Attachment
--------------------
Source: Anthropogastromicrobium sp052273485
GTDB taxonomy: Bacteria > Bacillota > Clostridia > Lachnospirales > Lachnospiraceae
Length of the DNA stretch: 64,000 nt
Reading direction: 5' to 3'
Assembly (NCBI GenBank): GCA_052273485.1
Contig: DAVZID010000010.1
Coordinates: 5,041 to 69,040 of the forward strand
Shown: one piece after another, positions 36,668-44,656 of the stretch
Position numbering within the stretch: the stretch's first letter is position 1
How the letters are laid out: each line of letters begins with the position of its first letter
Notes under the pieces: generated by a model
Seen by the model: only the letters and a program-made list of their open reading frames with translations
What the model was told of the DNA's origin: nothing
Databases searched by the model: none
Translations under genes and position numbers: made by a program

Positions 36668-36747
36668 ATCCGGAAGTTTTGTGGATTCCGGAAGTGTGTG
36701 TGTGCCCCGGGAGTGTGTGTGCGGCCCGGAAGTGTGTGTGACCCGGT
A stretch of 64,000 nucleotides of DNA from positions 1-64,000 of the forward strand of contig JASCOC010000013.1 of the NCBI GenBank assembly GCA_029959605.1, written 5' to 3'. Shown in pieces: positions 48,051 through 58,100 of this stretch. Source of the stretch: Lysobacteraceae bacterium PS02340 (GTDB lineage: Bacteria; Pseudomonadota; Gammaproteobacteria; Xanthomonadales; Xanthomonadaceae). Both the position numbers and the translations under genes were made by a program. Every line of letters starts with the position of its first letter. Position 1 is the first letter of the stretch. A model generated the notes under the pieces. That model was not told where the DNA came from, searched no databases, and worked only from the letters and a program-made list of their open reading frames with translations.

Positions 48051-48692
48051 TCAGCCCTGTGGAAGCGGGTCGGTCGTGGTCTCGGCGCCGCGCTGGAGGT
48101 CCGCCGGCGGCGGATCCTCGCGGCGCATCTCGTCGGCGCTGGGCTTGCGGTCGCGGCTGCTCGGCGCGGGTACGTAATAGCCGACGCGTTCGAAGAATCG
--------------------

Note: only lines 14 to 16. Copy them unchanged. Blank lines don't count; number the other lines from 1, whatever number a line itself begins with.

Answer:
Databases searched by the model: none
Translations under genes and position numbers: made by a program

Positions 36668-36747